The Ajivikas were a faith founded in the 5th century BCE by Makkahali Gosala, considered a contemporary of the Buddha and Mahavira. Apparently, Gosala was initially a follower of Mahavira but broke off to begin his sect. While Buddhism and Jainism both seemed to have had lengthy periods of imperial support across ages, support for the Ajivikas seems to have been short-lived, possibly contributing to the faith dying out.

Less than two kilometres from the Barabar Caves are the even more isolated Nagarjuni Caves. Each of the three caves here carries an inscription, which says Ashoka’s grandson Dasaratha Maurya is the patron builder, mentioning that he created the caves for the Ajivikas. At the same time, the faith has vanished, as has the patron dynasty; their memory lives on in these words carved on rock.

The setting of the Nagarjuni Caves with a tiny entrance
The setting of the Nagarjuni Caves with a tiny entrance

Close to the Nagarjuni Caves was a curious sight: a small cluster of buildings inside high walls, behind a closed gate—with not a soul in sight! From a distance, I felt it to be a school, but I was taken aback to find that it was a police station or post. This was the only police station I have come across where the men in khaki seemed to have barred themselves in. This is perhaps a result of the area’s more recent history, which is a violent one. 

The Barabar and Nagarjuna Caves lie in the Jehanabad district of Bihar. Going to Jehanabad for leisure two decades ago would have drawn derisive remarks and comments about returning in one piece. The place was notorious for caste-based clashes, Maoist activity, massacres and even a mass jailbreak. That’s in the past, although the cops seemed to have decided to stay cautious.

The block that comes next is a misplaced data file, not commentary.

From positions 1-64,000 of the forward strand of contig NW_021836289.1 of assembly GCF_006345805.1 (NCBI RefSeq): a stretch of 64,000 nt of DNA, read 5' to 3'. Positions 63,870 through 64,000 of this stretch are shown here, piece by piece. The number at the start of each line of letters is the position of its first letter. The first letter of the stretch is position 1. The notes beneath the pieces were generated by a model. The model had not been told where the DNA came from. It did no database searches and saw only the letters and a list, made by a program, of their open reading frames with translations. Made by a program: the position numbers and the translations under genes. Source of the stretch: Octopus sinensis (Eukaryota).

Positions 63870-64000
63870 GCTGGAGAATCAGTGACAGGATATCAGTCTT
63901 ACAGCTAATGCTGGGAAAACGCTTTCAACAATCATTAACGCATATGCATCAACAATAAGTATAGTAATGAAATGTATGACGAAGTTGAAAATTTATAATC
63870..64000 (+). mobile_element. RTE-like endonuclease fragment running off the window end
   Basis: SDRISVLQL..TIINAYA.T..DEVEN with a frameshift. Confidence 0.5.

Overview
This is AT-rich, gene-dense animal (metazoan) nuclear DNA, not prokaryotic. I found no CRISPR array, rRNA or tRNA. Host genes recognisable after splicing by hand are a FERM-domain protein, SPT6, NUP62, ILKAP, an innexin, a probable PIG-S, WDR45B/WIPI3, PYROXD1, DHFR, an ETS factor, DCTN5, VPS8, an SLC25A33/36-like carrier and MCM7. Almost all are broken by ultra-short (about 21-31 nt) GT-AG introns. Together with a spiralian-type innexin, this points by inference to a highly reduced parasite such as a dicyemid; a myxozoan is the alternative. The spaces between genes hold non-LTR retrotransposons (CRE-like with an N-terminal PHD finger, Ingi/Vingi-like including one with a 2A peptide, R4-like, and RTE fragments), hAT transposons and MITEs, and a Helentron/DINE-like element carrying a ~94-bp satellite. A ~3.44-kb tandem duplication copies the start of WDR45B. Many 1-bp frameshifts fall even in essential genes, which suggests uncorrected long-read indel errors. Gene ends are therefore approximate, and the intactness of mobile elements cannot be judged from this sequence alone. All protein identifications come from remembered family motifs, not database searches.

The most interesting feature of the area lies a short drive from the Barabar Caves, close to a village. Here, a hill made up of boulders causes visitors to stop and look closer. At its base, and almost all around it, is iconography depicting Hindu gods and goddesses. On one side is a set of Yoginis; their fine features now fade with time. The huge stone in front of the rock face with the Yoginis is a shiva linga, complete with faces carved on four sides. 

On another surface is a Ganesha, a third has a Mahisasura Mardini Durga, while a fourth has more Shiva lingas. Inside the village nearby are traces of more carved rocks, some of which have been incorporated into houses. This hill of icons is called "Kauwa Dol"—"Kauwa" meaning crow. Legend has it that a solitary boulder was crowning the hill, which was so delicately balanced that every time a bird sat on it, the boulder swayed. Even Forster has mentioned it in his book, although he takes the creative liberty of placing this boulder on top of his "Marabar" caves. There is no sign of this boulder today, but the hill itself is unchanged from a photograph taken by a wandering British explorer in the late 19th century. In a country where rock mining has been the bane of such hills, maybe religious iconography has protected the hill all this time. 

Carved icons at the base of the Kauwa Dol hill
Carved icons at the base of the Kauwa Dol hill

Excavations from the 19th century at the base of the hill revealed the presence of a large Buddhist vihara. Among the few finds from that dig that still remain here is a massive seated Buddha icon, thankfully protected. 

Despite being a short drive from Bodh Gaya, the Barabar region feels lost in time. Word is that the ASI is seeking to incorporate the two cave complexes into UNESCO’s tentative list for World Heritage Status, but that’s in the future. 

Today, though, the sites cry out for better descriptions of their historical status and markers to guide people from one site to the other. A decent interpretation centre would help. Mentioning these sites at Gaya airport and various points in the Bodh Gaya circuit would direct visitors here. It just takes seventy minutes to ensure this chunk of Bihar’s ancient history doesn’t fall off the map.